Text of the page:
Chinua Achebe: The father of African literature
JASMIN K. WILLIAMS Amsterdam News Staff | 6/20/2013, 11:37 a.m.
His next work was "Arrow of God," which continued his exploration of the conflicts of traditional Igbo tradition with European Christianity. In 1966 came "A Man of the People." Military and political unrest in Lagos forced the Achebe family to resettle in Enugu, where he and friend Christopher Okigbo started the publishing house Citadel Press. Achebe's next work was "How the Leopard Got His Claws."
In 1967, civil war erupted in Nigeria as the southeastern region seceded to form the Republic of Biafra. Achebe's house was bombed and his partner Okigbo was killed on the war's frontline. The family left for the Biafran capital of Aba. Achebe turned to poetry, calling it "something short, intense, more in keeping with my mood." His poems were collected in his 1971 book "Beware, Soul Brother."
As the city of Aba fell to the military, the Achebes moved once again to Umuahia, where he chaired the National Guidance Committee and was responsible for drafting ideas for the Biafran post-war era. As the state of Biafra surrendered to the Nigerian government, ending the war, Achebe returned to Ogidi. He returned to academia, helping start two magazines. His 1972 collection of short stories, "Girls at War," was the 100th title in Heinemann's African Writers Series.
The family then moved to the United States, where Achebe became a professor at the University of Massachusetts. Achebe continued to criticize the image of Africa as presented by Europeans. At the second Chancellor's Lecture given at Amherst on Feb. 18, 1975, Achebe took sharp aim at Joseph Conrad's book "Heart of Darkness," in which he depicts Africa as "the other world." Here is an example from the work, which Achebe offers to highlight Conrad's description of an African:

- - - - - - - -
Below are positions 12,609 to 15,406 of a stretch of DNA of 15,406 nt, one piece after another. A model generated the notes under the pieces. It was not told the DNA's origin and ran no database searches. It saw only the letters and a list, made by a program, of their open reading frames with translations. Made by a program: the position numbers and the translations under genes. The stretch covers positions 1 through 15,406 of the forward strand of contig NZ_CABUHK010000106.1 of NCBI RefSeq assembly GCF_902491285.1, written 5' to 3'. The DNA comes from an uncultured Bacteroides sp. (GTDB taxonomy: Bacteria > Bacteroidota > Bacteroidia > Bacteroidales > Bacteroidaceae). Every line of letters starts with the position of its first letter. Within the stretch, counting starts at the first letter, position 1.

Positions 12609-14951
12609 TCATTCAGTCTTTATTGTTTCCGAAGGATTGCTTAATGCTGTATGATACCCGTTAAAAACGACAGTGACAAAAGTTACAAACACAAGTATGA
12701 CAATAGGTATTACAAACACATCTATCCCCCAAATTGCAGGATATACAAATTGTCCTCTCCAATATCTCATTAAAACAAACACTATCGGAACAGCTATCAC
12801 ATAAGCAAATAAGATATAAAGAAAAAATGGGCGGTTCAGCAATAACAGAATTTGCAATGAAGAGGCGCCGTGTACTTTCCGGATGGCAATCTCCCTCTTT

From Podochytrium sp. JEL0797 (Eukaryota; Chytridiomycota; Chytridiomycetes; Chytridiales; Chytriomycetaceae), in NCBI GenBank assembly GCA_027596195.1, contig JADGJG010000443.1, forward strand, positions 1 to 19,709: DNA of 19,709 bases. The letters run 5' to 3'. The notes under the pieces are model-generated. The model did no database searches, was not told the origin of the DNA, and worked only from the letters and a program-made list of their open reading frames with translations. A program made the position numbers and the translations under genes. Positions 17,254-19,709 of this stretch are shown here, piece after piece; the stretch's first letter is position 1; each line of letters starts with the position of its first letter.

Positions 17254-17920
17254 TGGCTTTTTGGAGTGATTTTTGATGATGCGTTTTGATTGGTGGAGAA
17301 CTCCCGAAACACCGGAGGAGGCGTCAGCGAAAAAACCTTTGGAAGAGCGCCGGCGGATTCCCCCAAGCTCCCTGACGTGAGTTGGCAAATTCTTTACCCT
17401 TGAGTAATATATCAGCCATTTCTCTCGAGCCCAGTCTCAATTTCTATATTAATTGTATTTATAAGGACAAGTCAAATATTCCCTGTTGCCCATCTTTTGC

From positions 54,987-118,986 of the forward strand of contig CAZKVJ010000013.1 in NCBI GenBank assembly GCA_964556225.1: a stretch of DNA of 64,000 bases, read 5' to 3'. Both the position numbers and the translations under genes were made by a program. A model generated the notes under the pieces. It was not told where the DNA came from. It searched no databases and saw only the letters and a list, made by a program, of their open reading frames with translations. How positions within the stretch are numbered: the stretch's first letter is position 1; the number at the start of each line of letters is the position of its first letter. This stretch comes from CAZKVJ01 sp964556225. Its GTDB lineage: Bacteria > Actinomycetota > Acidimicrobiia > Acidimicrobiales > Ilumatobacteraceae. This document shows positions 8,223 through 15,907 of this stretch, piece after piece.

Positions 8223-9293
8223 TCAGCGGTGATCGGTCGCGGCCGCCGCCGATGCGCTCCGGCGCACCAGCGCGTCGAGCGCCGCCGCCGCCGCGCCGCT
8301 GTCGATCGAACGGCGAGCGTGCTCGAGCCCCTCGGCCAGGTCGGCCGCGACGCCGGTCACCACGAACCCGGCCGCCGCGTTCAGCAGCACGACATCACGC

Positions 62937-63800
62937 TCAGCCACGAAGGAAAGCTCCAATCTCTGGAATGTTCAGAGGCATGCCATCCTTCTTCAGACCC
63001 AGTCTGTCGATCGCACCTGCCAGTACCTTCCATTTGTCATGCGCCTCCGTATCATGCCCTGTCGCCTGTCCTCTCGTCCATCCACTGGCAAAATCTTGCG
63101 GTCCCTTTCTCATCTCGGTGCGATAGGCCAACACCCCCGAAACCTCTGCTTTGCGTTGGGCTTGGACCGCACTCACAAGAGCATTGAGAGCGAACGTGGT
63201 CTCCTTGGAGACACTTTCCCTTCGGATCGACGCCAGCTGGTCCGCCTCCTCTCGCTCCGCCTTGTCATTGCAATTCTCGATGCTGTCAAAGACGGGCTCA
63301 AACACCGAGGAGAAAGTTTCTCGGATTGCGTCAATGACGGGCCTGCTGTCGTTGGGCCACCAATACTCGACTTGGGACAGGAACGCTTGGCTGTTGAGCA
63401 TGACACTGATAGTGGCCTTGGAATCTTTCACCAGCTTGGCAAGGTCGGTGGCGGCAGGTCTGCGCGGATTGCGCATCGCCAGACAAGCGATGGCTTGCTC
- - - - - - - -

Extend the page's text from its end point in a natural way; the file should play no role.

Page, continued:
"And between whiles I had to look after the savage who was fireman. He was an improved specimen; he could fire up a vertical boiler. He was there below me and, upon my word, to look at him was as edifying as seeing a dog in a parody of breeches and a feather hat walking on his hind legs. A few months of training had done for that really fine chap.
"He squinted at the steam gauge and at the water gauge with an evident effort of intrepidity--and he had filed his teeth too, the poor devil, and the wool of his pate shaved into queer patterns, and three ornamental scars on each of his cheeks. He ought to have been clapping his hands and stamping his feet on the bank, instead of which he was hard at work, a thrall to strange witchcraft, full of improving knowledge."
Achebe's lecture caused a firestorm of controversy. When interviewed on National Public Radio in October 2009, Achebe's scorn remained consistent though tempered slightly. Achebe contended, "Conrad was a seductive writer. He could pull his reader into the fray. And if it were not for what he said about me and my people, I would probably be thinking only of that seduction."
Achebe spent the 1980s delivering speeches and attending conferences. He retired from the University of Nigeria and from politics, dismayed by the corruption. In 1987, Achebe released his fifth novel, "Anthills of the Savannah." The acclaimed work was a finalist for the Booker Prize.